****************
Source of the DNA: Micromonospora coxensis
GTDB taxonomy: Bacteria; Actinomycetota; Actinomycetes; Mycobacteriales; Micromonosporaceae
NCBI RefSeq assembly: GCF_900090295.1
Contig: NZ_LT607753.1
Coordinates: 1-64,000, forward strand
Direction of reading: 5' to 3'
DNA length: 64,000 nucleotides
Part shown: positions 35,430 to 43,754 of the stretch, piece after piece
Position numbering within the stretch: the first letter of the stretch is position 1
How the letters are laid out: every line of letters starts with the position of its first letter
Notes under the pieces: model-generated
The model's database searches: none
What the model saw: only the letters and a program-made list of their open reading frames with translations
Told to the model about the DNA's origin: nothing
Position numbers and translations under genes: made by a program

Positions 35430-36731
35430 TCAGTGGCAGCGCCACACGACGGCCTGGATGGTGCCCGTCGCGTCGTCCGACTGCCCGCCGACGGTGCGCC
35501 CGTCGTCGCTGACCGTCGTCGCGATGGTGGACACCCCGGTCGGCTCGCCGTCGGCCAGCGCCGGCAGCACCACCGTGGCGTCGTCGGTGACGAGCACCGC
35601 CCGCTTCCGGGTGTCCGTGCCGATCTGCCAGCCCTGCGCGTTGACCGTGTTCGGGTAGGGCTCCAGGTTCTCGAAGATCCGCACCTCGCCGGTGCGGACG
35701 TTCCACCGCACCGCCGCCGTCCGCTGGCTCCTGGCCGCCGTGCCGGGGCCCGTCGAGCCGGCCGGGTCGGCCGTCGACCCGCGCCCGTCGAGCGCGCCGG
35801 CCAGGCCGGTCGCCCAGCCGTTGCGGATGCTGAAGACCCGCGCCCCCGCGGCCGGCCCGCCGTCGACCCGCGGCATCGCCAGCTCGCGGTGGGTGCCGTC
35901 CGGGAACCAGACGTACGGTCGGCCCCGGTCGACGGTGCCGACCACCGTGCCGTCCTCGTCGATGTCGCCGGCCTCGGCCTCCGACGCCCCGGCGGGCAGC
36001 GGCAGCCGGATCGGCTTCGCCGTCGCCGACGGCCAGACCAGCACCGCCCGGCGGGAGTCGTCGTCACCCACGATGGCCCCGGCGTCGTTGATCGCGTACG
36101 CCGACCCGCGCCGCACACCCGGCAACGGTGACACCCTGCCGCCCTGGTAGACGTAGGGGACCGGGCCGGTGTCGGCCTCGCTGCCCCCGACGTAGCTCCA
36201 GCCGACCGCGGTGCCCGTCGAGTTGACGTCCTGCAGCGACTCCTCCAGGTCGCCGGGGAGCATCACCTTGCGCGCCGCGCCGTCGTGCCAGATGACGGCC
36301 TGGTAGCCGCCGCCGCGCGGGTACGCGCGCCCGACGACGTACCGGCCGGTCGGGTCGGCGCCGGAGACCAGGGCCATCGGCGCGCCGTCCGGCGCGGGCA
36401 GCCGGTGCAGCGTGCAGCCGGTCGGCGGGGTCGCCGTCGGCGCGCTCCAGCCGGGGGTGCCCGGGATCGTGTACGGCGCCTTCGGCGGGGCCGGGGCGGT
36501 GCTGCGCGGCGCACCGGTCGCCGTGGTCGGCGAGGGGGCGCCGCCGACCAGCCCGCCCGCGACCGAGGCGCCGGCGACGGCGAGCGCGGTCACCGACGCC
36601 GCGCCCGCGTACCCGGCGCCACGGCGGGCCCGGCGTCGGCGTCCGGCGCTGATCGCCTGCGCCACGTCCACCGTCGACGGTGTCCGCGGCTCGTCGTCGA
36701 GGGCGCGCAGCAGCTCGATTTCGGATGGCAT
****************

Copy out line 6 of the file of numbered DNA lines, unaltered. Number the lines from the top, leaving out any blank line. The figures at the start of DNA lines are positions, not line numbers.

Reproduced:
Direction of reading: 5' to 3'